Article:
Diagnosing and Treating Your Asthma Cough


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Diagnosing and Treating Your Asthma Cough

What Is Cough-Variant Asthma?

If you have a chronic cough — a cough that lasts longer than six to eight weeks — with no other associated symptoms, it may be cough-variant asthma.

Cough-variant asthma has one cardinal symptom — a chronic cough. The cough is non-productive and dry and is not associated with other “typical” asthma symptoms, such as shortness of breath and wheezing.

This cough occurs at any time, day or night. It may worsen at night and also during exercise. It may also worsen when exposed to allergen and cold air.

Cough-variant asthma is most common in children, although it can occur in people of all ages. It often leads to “classic” asthma.

There is no known cause for cough-variant asthma, however many people notice it begins after exposure to an allergen or after an acute upper respiratory infection. Occasionally it occurs as a side effect of beta-blockers, a medication that is used to treat hypertension, heart disease, heart arrhythmias and migraines.

How Is Cough-Variant Asthma Diagnosed?

Cough-variant asthma may be tricky to diagnose, as the only symptom is a chronic cough. Diagnosis is typically made after a thorough medical examination is completed, ruling out other causes of the cough using chest X-rays, lab work, and spirometry. In fact, spirometry is often normal in people with cough-variant asthma, when it is decreased in people with classic asthma.

A simple way to diagnose cough-variant asthma is with the use of asthma medications. If the cough improves with asthma medications, it is safe to assume an asthma diagnosis.

A practitioner may also order a methacholine challenge test. Methacholine causes constriction off the airways when inhaled into the lungs. For people with asthma, the constriction occurs at a low dose. For an asthma diagnosis to be made based on the methacholine challenge test, lung function decreases by 20 percent during the test.

Treatment of Cough-Variant Asthma

Typically, cough-variant asthma is treated in the same fashion as classic asthma. Inhalers are prescribed — a combination of albuterol and ipratropium (rescue inhaler) and inhaled steroids is typically used.

The cough associated with cough-variant asthma is not responsive to cough suppressant medications.

However, there are also other ways to manage cough-variant asthma. Please keep in mind that these should be used in conjunction with any medication therapy prescribed by your doctor:

  • Quit smoking. 400,000 people die in the U.S. yearly as a result of cigarettes, with 100,000 of those cases being related to lung function disorders. It is common knowledge that smoking worsens many health conditions and also increases cancer risk; worsening cough-variant asthma is not exempt. Quitting smoking is no easy feat but it will improve health in general.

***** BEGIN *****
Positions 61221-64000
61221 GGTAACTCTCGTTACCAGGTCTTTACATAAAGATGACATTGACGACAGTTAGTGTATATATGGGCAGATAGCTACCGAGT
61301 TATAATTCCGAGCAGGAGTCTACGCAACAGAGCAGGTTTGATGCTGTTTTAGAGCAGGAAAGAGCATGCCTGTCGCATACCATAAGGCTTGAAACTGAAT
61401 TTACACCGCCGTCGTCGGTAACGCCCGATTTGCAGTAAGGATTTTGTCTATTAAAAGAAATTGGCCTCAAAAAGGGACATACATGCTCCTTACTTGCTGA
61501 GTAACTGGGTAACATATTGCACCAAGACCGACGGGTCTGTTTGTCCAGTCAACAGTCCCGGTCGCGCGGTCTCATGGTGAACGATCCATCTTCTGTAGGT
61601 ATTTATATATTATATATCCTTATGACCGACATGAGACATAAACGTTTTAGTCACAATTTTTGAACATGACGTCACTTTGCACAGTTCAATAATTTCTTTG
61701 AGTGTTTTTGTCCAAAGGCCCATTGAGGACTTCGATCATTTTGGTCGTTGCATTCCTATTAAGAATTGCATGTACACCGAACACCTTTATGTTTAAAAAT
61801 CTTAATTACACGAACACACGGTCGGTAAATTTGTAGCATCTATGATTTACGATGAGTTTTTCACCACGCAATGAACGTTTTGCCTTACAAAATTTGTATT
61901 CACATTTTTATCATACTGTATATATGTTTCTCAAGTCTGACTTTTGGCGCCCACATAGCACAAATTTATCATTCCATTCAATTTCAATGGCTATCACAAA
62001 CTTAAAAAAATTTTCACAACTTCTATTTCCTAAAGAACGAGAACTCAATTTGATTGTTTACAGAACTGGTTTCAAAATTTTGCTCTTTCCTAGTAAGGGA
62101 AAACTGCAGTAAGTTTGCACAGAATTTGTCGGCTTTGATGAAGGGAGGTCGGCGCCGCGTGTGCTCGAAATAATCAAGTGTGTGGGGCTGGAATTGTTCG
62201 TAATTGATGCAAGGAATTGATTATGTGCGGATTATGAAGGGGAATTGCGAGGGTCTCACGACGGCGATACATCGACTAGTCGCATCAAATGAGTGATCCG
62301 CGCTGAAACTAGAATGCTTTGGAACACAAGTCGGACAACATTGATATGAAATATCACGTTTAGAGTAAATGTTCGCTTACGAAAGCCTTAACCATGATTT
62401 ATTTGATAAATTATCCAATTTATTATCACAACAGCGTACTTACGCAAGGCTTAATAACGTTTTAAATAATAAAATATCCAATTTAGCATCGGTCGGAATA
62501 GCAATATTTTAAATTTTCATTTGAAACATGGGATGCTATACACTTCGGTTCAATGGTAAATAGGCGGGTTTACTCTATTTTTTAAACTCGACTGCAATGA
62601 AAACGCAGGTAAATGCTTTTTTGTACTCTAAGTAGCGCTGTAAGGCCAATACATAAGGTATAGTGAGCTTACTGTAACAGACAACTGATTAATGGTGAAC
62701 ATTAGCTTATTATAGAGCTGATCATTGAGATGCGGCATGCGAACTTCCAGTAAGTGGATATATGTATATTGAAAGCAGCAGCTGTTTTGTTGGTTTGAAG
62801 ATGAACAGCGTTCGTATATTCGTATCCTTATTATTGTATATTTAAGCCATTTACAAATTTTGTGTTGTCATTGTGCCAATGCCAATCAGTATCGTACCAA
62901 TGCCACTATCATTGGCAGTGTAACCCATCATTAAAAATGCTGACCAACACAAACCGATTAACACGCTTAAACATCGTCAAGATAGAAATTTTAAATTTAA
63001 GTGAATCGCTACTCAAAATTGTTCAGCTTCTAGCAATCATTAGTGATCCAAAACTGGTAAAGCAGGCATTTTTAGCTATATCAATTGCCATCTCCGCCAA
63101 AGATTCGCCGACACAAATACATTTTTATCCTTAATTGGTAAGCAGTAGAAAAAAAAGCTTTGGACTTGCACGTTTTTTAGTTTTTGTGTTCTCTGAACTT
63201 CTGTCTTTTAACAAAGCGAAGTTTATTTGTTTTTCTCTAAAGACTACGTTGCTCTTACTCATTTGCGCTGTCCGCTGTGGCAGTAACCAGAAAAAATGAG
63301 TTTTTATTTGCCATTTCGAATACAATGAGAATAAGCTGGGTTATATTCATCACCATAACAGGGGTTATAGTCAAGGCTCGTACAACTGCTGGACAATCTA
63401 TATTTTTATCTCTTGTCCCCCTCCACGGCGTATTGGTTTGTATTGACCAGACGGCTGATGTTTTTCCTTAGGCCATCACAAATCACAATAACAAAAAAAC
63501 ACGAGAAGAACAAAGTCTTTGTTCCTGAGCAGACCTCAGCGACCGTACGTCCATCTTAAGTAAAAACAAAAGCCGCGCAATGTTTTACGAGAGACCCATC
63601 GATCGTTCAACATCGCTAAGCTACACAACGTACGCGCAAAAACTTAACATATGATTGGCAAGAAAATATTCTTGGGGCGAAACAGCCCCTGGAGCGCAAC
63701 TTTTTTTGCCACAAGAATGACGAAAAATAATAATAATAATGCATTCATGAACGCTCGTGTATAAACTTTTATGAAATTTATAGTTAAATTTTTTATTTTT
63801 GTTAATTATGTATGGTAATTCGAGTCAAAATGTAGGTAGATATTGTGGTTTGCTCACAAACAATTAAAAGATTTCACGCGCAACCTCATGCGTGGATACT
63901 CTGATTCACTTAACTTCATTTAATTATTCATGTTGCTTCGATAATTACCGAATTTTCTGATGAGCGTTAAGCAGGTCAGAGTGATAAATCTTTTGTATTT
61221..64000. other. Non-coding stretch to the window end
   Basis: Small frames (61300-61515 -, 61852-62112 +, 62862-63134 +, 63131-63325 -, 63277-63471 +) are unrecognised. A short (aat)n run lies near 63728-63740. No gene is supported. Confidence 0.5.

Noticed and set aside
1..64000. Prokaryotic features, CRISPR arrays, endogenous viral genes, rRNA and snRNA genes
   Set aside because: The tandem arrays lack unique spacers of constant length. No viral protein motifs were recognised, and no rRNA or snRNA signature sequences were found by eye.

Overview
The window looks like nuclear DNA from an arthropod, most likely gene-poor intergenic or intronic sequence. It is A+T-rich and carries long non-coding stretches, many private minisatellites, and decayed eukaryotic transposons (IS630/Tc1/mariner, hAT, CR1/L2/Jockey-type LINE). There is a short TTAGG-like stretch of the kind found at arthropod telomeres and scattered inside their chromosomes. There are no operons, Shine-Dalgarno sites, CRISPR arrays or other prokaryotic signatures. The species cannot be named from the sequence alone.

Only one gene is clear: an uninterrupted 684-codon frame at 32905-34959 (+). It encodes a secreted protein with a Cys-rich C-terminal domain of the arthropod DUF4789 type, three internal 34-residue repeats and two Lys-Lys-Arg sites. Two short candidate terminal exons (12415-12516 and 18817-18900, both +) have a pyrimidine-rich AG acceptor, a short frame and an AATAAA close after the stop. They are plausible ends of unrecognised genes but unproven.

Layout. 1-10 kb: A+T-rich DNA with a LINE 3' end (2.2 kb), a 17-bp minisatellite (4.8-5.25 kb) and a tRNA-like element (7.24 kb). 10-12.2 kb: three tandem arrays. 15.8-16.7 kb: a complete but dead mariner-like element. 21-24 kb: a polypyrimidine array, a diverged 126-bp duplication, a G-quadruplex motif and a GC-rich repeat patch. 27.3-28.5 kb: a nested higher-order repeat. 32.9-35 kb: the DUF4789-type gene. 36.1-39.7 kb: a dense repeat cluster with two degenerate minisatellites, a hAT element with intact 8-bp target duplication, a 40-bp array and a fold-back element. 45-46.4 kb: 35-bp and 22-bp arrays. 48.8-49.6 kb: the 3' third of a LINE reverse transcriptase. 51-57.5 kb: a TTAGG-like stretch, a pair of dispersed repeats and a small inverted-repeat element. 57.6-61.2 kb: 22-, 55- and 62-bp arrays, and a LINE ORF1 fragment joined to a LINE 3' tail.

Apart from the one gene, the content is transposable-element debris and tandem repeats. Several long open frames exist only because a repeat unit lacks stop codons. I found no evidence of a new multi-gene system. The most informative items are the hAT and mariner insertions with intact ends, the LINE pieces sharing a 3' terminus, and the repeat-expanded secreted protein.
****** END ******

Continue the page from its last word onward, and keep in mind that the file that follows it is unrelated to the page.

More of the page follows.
• Avoid environmental allergens. Environmental allergens, called aeroallergens, include pollens, biogenic waste, mold spores and occupational allergens. For people whose cough-variant asthma worsens as a result of environmental allergens, avoiding these allergens is key. It may be difficult to avoid allergens all of the time, but avoiding them as much as possible can greatly decrease asthmatic symptoms.

Alternative Treatment Options

It is estimated that 58 percent of people use alternative and complementary treatments in conjunction with standard medical treatments. In fact, $17 billion is spent annually in the U.S. on the use of complementary medicine.

  • Breathing exercises: the use of breathing exercises for asthma (such as the Buteyko method and yogic breathing, pranayama) does not help with the underlying cause of asthma, but may help to control symptoms associated with asthma.
  • Acupuncture: this uses tiny needles inserted into the skin at specific points in the body. Research still needs to be done to determine the effectiveness of acupuncture for asthma, but there are reports of acupuncture helping the symptoms of asthma.
  • Consumption of antioxidants. Studies show that people with asthma are often antioxidant-deficient, often in the nutrients found in fruits and vegetables. An increase in magnesium, vitamin C and vitamin E may promote a decrease in asthma symptoms; however, more research needs to be done.
  • Omega-3 fatty acids. Omega-3 fatty acids are known to decrease inflammation in the body; they may also decrease lug inflammation associated with asthma. Although we don’t know the most beneficial type of omega-3 fatty acids for reduction of asthma symptoms (fish, flaxseed, canola oil), increasing the consumption in general may help.
  • Massage and relaxation. Massage for asthma and relaxation techniques are known to promote a sense of wellbeing and decrease stress. We do not know if they will actually decrease asthma symptoms at this time.

Keep in mind that if you have received a diagnosis of cough-variant asthma, any medication your doctor has prescribed is for your benefit. Using other treatment modalities should be used in conjunction with prescribed medications, unless otherwise recommended by your physician. Discuss any alternative treatments with your physician as well.

Resources

The Asthma Center (Cough-Variant Asthma)

The Asthma Center (Environmental Avoidance of Allergens and Irritants)

Mayo Clinic (Asthma treatment: Do complementary and alternative approaches work?)

WebMD (Cough-Variant Asthma)

Krystina OstermeyerKrystina Ostermeyer

Krysti is a practicing RN and asthma sufferer who also enjoys writing about health and wellness. She has a varied nursing background and is currently working as a diabetes educator. She lives in a small town with her husband and two-year-old son.

Dec 13, 2016
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